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PostPosted: Wed Sep 01, 2010 12:29 pm 
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Would love to know how hulls are attached, just friction? and tramp lacing? Only bolts I see are for the foremost crossbar. Seems to be play in hull to crossbar connection of about 1/4 inch. Have not found detail of crossbar end caps internal connection. The boat is stiff when strapped down going to weather, A little wobble on a broad reach, being a 2003 is there a bolt arrangement inside crossbar that needs tightening? How many lbs to right the Getaway? Will 200lbs do it?


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PostPosted: Thu Sep 02, 2010 10:19 pm 
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Basically the tramp lacing, and up forward there are 2 screws. It's really the tramps though.

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PostPosted: Sun Sep 05, 2010 11:55 am 
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I thought it was a poor way to secure the hulls together, that being said i have not heard anywhere of boats coming apart because of the tramp failing. It might take a few more years for this to start showing up. Personally I would have liked to see a more robust method of attaching the tramp rails to the hulls as I have heard of several instances of the rail pulling out of the hulls.

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PostPosted: Mon Sep 06, 2010 7:54 am 
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Well, you also have to consider the forces involved while sailing. The windward hull is attached to a shroud. The shroud has tension, and therefore the horizontal component of this force is trying to push the hull into the crossbar. Also, the leeward hull is the one that offers the most sideways resistance to the water (i.e. all the other parts of the boat are being pushed to leeward by the sail but the leeward hull doesn't let them). So I don't think you have to worry too much about the boat coming apart while sailing even if the tramp breaks.


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PostPosted: Mon Sep 06, 2010 8:29 am 
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Of course you are right, It doesn't change the fact that as time goes by we will see more failures of the tramp rail, especially with large families where there is a larger load on the tramp.

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PostPosted: Mon Sep 06, 2010 12:35 pm 
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That's true. I have seen those reports also, though I still haven't seen that in boats around the area I sail at.
Still, seems that the rail needs some kind of backing plate, though maybe because the way the hull is built it doesn't seem likely that a backing plate is a viable solution.


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PostPosted: Mon Sep 06, 2010 6:08 pm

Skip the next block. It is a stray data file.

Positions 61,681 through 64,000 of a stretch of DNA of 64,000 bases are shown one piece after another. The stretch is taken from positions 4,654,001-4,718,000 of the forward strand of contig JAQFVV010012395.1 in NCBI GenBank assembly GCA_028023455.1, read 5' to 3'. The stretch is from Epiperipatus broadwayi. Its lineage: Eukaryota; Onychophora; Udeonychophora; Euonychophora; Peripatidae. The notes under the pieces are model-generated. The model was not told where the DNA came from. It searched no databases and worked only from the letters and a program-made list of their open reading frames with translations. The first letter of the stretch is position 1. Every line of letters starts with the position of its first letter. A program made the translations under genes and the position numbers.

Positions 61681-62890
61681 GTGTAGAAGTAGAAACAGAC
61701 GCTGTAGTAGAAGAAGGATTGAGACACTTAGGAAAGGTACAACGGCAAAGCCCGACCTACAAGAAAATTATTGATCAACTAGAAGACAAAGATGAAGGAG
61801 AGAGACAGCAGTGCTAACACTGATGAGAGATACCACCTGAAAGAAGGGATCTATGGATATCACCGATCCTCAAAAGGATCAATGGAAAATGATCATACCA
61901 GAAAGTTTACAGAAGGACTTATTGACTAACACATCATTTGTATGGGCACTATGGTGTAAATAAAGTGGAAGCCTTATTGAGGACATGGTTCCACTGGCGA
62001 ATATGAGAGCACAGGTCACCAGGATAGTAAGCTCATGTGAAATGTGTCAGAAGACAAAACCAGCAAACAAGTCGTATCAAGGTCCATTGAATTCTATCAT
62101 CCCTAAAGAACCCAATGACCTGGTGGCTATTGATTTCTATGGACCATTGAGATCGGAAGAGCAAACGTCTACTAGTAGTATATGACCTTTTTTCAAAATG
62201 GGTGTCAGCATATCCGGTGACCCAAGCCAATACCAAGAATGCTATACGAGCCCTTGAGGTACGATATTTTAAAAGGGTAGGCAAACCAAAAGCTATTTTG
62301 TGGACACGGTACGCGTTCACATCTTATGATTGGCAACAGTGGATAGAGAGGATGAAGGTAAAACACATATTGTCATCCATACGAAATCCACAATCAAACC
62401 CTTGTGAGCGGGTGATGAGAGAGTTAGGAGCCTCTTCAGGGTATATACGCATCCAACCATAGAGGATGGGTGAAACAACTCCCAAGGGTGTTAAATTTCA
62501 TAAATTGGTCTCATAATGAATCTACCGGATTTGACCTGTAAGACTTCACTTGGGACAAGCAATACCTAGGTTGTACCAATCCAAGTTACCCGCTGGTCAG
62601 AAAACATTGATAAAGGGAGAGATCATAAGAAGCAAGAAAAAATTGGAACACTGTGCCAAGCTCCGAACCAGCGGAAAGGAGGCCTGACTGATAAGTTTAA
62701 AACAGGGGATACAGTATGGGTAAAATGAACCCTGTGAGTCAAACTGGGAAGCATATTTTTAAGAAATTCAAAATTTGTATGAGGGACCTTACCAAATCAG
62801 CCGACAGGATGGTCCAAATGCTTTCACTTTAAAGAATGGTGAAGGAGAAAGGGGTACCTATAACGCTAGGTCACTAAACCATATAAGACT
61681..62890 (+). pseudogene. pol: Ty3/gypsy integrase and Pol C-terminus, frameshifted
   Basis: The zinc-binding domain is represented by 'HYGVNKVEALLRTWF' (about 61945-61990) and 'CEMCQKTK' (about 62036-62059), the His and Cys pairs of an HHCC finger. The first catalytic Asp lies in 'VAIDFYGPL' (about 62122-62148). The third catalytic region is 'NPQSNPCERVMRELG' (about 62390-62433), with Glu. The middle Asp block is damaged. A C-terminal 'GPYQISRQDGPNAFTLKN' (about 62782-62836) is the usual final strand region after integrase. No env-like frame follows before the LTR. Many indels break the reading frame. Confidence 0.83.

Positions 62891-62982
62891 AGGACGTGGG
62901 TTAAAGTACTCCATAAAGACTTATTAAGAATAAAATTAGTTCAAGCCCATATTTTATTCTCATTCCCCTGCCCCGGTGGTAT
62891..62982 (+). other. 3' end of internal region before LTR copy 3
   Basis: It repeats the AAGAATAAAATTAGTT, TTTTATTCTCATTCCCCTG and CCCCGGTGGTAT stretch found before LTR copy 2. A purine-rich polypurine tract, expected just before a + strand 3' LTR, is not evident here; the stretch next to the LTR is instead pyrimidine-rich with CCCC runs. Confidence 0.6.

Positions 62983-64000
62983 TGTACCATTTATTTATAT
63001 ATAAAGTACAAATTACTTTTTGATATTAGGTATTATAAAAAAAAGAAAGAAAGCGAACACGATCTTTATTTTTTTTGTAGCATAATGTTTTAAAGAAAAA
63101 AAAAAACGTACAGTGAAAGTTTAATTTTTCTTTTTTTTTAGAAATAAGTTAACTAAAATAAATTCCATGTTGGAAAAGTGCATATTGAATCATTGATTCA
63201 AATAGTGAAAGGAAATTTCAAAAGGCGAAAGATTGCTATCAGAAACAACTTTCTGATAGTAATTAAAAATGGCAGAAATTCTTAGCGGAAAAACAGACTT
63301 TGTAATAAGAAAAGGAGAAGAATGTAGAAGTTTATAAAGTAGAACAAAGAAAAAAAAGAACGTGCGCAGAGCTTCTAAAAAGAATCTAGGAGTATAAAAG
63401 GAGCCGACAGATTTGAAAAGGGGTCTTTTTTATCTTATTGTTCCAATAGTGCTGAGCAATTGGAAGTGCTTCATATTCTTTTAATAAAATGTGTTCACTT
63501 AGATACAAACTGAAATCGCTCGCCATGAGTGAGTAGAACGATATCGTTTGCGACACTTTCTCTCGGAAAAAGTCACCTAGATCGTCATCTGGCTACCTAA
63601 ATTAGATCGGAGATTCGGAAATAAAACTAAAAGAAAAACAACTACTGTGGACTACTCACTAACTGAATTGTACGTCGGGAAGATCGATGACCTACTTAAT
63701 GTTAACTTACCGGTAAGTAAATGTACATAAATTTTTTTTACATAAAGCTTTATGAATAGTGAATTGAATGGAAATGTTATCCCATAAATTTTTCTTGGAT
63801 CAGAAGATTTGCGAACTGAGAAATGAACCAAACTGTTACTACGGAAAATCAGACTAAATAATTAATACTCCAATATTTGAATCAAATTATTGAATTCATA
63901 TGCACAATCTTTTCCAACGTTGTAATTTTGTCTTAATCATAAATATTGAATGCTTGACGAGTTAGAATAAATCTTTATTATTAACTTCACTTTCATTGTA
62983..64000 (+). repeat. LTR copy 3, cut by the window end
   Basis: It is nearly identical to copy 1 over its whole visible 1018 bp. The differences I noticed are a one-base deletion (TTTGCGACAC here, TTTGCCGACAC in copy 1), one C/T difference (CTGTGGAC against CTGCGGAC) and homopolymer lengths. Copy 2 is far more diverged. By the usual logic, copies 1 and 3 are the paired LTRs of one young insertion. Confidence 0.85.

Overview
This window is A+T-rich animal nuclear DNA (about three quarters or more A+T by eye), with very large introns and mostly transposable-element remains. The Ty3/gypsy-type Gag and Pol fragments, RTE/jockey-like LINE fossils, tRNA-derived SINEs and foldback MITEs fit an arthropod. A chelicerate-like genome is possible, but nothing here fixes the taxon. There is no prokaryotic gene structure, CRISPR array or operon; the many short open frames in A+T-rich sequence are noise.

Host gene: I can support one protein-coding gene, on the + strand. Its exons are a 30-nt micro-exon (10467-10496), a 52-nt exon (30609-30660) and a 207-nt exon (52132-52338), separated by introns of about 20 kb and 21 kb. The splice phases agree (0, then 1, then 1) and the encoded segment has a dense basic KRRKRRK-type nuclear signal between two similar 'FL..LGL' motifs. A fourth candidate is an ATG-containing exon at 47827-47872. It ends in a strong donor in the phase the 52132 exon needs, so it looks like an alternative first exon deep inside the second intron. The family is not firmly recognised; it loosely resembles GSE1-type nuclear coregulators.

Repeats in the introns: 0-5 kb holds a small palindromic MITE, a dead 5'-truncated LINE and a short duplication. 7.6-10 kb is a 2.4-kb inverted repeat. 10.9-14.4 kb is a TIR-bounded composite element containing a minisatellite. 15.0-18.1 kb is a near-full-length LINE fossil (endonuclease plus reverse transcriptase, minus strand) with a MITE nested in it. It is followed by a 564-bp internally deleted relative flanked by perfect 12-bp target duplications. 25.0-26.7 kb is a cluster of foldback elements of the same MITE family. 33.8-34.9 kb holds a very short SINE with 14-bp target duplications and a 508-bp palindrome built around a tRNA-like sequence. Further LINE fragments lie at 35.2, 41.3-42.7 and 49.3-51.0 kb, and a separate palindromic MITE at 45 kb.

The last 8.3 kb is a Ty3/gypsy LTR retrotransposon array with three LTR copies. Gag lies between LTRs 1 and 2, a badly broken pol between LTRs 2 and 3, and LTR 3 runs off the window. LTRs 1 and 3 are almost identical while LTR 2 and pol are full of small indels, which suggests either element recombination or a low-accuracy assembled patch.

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not too worried about tramp rail, if you think about how far the load is distributed , and about other applications such as the jib track on other hobies where the amount of force is way greater than any ever being applied on the Getaway tramp rail. Still need to know the amount of weight to right the Getaway, any clues?


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PostPosted: Mon Sep 06, 2010 7:34 pm 
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I am 218 and in a 20mph wind i couldn't get the boat back up. As a matter of fact with all that wind blowing on tramp i couldn't swing the bow around into the wind. :(

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PostPosted: Mon Sep 06, 2010 10:49 pm 
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I few weeks ago me (165 pounds) and a 100 pound kid were able to righten the boat with 20 mph wind (maybe a little more). You got to put it in the right power righting position though (wind at 45 degree angle from bow and mast). To turn the boat don't try to swim pushing it, you'll just get tired. I dragged myself a little on the stern of the boat and then played with my weight on the hull until the boat turned to the position I wanted. I have also been able to righten it by myself with 25 mph wind. Actually if you put it in the right position, with good wind, the boat will almost righten by itself.
Also you can set up a rigthing pole (see post called "interesting photos" or something like that.


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PostPosted: Tue Sep 07, 2010 7:52 am 
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Thanks, glad to know the Getaway acts like other Hobies when positioning the boat to right it. Never did swim one around, takes too long and too much time if you are racing. Sounds like at 200 lbs and a 10+ gallon water sack ( @8lbs a gallon ) I should be ok. Can't see boat going over in under 20 knts. Thanks for the info. What ever happen to "Have a Hobie Day" stickers? When I was at a dealer in Texas,(who by the way did an excellent job making last minute items avaliable even after hours- KO Sailing ), I could not find any.


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